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Arch Gen Psychiatry. 2004 May;61(5):489-96.

Conduct problems in children and adolescents: a twin study.

Author information

  • 1Department of Psychological Medicine, University of Wales College of Medicine, Heath Park, Cardiff. scourfieldj@cardiff.ac.uk

Abstract

BACKGROUND:

Evidence supports a genetic influence on conduct problems as a continuous measure of behavior and as a diagnostic category. However, there is a lack of studies using a genetically informative design combined with several different informants and different settings.

OBJECTIVES:

To examine genetic and environmental influences on conduct problems rated by parent and teacher reports and self-reports and to determine whether their ratings reflect a common underlying phenotype.

DESIGN:

A twin study design was used to examine conduct problem scores from ratings by teachers, parents, and twins themselves.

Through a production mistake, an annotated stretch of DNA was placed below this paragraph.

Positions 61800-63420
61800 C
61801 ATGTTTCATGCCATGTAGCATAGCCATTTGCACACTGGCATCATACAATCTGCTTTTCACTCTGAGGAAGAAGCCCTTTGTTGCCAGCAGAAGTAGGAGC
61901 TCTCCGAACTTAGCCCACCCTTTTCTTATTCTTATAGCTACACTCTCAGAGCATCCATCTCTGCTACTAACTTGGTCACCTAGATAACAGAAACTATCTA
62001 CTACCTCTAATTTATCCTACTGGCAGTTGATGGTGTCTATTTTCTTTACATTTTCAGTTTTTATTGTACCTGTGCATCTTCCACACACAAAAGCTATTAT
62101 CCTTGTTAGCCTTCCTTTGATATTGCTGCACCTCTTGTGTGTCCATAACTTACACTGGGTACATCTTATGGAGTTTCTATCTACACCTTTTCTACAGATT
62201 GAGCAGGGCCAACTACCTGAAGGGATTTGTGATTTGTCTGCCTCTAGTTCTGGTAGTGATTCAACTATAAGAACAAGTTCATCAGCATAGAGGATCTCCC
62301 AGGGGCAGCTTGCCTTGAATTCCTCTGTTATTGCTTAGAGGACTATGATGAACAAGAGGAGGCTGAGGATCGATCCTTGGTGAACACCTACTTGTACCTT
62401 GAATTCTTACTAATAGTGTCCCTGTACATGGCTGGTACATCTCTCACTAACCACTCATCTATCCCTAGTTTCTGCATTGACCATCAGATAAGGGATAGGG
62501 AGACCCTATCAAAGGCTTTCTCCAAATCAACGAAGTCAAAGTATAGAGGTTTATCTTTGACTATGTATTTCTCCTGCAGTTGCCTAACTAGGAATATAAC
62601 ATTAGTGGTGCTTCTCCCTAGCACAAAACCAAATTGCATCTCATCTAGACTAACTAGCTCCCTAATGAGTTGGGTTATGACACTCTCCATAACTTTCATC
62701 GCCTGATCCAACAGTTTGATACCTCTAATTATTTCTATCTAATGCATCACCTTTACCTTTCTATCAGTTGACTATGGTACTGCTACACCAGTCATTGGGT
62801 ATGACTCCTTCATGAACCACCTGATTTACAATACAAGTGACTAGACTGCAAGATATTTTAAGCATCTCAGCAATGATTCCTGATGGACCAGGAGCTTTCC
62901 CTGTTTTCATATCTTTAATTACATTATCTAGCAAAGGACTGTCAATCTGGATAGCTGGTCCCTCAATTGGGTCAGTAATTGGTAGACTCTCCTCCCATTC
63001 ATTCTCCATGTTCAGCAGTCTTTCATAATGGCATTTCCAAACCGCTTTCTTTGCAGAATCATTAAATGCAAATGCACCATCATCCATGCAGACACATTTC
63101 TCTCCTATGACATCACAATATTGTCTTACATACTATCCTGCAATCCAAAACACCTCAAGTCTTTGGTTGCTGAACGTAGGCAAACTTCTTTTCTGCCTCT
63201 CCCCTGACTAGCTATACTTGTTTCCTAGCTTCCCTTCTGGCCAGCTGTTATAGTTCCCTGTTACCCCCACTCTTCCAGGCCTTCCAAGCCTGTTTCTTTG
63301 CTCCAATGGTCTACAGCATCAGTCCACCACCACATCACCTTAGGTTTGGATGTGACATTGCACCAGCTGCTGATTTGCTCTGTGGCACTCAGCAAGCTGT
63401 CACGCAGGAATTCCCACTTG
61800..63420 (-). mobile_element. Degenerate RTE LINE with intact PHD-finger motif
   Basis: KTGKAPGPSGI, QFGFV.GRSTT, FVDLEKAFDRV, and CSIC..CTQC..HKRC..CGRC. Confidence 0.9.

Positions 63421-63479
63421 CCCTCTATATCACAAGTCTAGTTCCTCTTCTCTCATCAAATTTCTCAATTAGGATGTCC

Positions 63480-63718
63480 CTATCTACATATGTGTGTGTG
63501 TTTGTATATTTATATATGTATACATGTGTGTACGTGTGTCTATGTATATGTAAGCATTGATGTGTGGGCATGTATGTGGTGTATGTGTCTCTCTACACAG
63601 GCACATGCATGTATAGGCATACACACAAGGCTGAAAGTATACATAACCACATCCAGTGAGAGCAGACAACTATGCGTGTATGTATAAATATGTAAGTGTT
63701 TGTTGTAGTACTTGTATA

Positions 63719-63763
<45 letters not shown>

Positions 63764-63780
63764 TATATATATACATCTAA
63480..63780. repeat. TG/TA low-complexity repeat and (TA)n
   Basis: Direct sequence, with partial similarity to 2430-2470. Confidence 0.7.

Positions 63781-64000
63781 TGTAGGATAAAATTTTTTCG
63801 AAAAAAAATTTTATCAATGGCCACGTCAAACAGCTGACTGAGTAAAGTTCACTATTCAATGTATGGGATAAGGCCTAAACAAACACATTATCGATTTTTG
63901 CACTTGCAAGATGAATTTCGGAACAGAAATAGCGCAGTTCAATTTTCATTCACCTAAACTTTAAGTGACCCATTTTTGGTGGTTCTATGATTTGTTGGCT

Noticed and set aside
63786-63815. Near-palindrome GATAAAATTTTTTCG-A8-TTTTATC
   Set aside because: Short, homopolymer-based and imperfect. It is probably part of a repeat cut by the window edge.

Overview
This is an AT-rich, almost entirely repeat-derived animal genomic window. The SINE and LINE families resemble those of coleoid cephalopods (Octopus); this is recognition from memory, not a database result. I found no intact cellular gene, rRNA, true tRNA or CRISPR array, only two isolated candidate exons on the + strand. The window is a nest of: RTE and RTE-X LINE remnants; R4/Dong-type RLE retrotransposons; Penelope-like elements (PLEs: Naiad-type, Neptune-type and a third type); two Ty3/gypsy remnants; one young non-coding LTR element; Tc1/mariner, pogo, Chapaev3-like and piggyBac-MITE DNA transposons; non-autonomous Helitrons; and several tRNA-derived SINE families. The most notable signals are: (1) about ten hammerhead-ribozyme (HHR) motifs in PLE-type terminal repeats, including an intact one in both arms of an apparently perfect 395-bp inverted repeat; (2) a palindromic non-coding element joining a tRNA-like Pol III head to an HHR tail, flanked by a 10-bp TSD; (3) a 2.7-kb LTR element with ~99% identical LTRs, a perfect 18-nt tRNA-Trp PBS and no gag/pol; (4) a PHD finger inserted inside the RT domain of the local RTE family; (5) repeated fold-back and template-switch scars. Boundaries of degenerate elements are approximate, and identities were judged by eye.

SETTING:

General community.

PARTICIPANTS:

Twins aged 5 to 17 years participating in the Cardiff Study of All Wales and North England Twins (CaStANET) project.

MAIN OUTCOME MEASURES:

Conduct problem scale from the Strengths and Difficulties Questionnaire.

RESULTS:

Conduct problem scores were significantly heritable based on parent and teacher reports and self-reports. Combining data from all 3 informants showed that they are rating a common underlying phenotype of pervasive conduct problems that is entirely genetic, while teacher ratings show separate genetic influences that are not shared with other raters.

CONCLUSIONS:

Conduct problems are significantly heritable based on parent and teacher reports and self-reports, and are also influenced by environmental effects that impinge uniquely on children from the same family. There is a cross-situational conduct problems' phenotype, underlying the behavior measured by all informants, that is wholly genetic in origin. No significant influence of shared environmental effects was found.

PMID:
15123494
[PubMed - indexed for MEDLINE]
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